Category Archives: Social.Services

Privatization of child welfare services: Lessons learned from experienced states regarding site readiness assessment and planning

Source: Chris Flaherty, Crystal Collins-Camargoa, Elizabeth Leeb, Children and Youth Services Review, Volume 30, Issue 7, July 2008
(subscription required)

From the abstract:
Private agencies have a long history of providing child welfare services in the U.S. Recent attempts to improve efficiency, service quality and innovation have prompted some jurisdictions to expand privatization of these services to a broader segment of the service array. Lessons learned by public agency administrators, private providers and community stakeholders are reported….Numerous commonly shared themes emerged including: creating a shared vision for change among a range of key stakeholders, the necessity of initial and ongoing leadership to sustain efforts, challenges in establishing performance standards, and the importance of building trust and communication between partners. Findings have important implications for jurisdictions contemplating expansion of privatized child welfare services…

Ind. official: Proposal may affect food stamps

Source: By KEN KUSMER , Associated Press (IN), 08.21.08, 11:34 AM ET

Indiana’s human services agency is considering further changes in the way it processes food stamps that likely would cost some clients their benefits, agency chief Mitch Roob said after lawmakers questioned him about the proposal. Roob, secretary of the Family and Social Services Administration, on Wednesday also distributed to lawmakers and reporters a letter from a federal food stamp administrator noting the state had improved its timeliness in processing applications.

…….. The new rule, which still must cross several hurdles before being adopted, would require food stamp applicants to submit required documents within 30 days – instead of 60 – or risk having to start the application process all over again from scratch, Roob said.

Rollout of Indiana welfare changes halted

Source: By Francesca Jarosz, Heather Gillers, Tim Evans and Bill Ruthhart, Indianapolis Star (IN), July 31, 2008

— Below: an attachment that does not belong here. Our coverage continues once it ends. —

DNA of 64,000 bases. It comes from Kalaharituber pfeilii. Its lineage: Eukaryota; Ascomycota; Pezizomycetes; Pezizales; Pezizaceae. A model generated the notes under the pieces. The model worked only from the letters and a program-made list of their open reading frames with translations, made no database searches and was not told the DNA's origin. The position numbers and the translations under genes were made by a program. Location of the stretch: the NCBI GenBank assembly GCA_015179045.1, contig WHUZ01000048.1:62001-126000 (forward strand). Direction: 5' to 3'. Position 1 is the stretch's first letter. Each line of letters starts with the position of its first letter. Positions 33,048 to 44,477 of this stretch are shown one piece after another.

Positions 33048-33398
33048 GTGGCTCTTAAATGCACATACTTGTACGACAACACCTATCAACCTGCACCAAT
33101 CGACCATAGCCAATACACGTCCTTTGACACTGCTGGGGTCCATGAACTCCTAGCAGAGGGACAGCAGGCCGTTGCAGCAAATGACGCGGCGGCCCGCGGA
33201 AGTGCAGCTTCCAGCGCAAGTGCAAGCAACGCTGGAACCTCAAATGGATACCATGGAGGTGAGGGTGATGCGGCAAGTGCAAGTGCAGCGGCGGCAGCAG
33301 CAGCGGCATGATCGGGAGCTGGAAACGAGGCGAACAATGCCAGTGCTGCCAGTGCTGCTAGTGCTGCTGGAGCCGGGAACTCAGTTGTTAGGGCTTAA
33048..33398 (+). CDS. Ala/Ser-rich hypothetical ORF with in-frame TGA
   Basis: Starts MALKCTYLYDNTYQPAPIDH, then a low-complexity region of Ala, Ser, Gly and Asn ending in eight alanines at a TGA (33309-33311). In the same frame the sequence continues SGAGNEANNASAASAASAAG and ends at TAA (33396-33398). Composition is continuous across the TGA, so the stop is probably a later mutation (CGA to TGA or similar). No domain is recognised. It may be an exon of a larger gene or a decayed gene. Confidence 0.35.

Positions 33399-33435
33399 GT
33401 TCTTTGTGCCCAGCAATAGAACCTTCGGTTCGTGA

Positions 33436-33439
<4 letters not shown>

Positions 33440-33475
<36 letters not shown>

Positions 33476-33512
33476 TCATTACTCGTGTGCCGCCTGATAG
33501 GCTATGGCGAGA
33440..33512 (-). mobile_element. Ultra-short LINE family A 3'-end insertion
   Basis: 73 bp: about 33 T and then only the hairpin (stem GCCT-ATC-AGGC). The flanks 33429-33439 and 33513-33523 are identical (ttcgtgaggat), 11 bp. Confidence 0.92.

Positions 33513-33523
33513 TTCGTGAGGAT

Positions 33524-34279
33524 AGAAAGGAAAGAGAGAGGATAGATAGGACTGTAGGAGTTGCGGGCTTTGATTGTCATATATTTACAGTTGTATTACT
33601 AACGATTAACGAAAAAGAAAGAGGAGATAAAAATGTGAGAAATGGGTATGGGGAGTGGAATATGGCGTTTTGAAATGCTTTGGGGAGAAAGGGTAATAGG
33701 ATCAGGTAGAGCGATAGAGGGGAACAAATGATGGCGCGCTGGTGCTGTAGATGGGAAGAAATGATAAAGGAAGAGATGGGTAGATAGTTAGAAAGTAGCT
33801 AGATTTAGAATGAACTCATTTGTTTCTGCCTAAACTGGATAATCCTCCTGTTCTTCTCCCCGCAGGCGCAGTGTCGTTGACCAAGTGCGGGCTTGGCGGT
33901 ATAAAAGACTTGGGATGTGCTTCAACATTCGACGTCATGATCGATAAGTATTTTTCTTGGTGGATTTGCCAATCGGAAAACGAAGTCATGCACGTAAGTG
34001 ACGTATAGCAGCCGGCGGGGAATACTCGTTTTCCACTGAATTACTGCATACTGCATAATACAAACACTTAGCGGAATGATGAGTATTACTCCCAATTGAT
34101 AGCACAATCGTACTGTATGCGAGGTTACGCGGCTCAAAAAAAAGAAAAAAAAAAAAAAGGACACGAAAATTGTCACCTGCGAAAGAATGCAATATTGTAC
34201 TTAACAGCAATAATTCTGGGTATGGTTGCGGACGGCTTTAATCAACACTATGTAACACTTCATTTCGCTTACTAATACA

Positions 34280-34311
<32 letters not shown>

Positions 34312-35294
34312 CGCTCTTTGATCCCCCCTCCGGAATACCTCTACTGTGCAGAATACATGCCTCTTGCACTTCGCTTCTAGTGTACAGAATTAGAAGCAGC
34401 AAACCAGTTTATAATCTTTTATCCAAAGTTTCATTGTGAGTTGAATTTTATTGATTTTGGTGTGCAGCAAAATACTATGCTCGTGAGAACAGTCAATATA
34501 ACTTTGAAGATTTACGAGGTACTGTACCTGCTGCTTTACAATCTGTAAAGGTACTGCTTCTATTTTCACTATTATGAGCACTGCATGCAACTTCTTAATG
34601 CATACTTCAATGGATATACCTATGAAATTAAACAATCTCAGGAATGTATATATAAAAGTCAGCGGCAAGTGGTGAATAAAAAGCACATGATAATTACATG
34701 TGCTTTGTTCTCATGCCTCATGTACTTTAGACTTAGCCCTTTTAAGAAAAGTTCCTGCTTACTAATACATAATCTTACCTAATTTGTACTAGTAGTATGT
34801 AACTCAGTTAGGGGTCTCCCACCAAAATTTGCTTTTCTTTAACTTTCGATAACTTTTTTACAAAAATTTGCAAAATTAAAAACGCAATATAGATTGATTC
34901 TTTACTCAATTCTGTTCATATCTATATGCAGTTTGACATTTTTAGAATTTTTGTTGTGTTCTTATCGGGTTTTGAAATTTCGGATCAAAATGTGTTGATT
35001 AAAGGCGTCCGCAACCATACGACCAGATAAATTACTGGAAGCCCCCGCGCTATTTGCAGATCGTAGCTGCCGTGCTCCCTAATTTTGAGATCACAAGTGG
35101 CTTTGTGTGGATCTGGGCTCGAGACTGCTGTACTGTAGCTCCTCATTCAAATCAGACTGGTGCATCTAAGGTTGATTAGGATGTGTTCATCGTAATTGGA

………. Byrd and other needy Hoosiers are being forced to wait too long for food stamp applications to be processed by a private contractor, according to federal officials who have ordered the state to stop the rollout of its welfare modernization project. The federal action represents a major blow to the controversial privatization effort that is one of the keystones of Gov. Mitch Daniels’ first term. A similar privatization project in Texas was canceled last year, two years into the five-year project, amid similar problems.

State officials ready to field welfare questions

Source: By Arthur Foulkes, The Tribune-Star (IN), August 12, 2008

……. Opponents of Indiana’s new intake system, which uses a private company, IBM, to handle the telephone and Internet client contacts, have organized a number of meetings around the state. Such a meeting took place last month in Terre Haute, where around 150 people attended, many speaking strongly against the system.

Complaints about the new system range from long wait times on the telephone to lost client paperwork and needless delays. Critics also say that many welfare recipients are unable to use the telephone or Internet application system.

EDITORIAL: Welfare in Indiana

Source: Courier Press (IN), July 23, 2008

Even before Indiana privatized its welfare application process a year ago, the system was plagued with problems. It was one of the motivations driving Gov. Mitch Daniels’ decision to contract with a private vendor to modernize the application process for food stamps, Medicaid and other programs for 1.1 million Hoosiers.

……. Welfare is a government entitlement program, one intended to give a boost to people who need assistance. And that seems a task best carried out by people backed up by computers rather than computers backed up by people. Granted, those people should be better trained with better tools than the state was offering before privatization arrived. Alas, Indiana is committed for now to going forward with its private contractors’ automated system.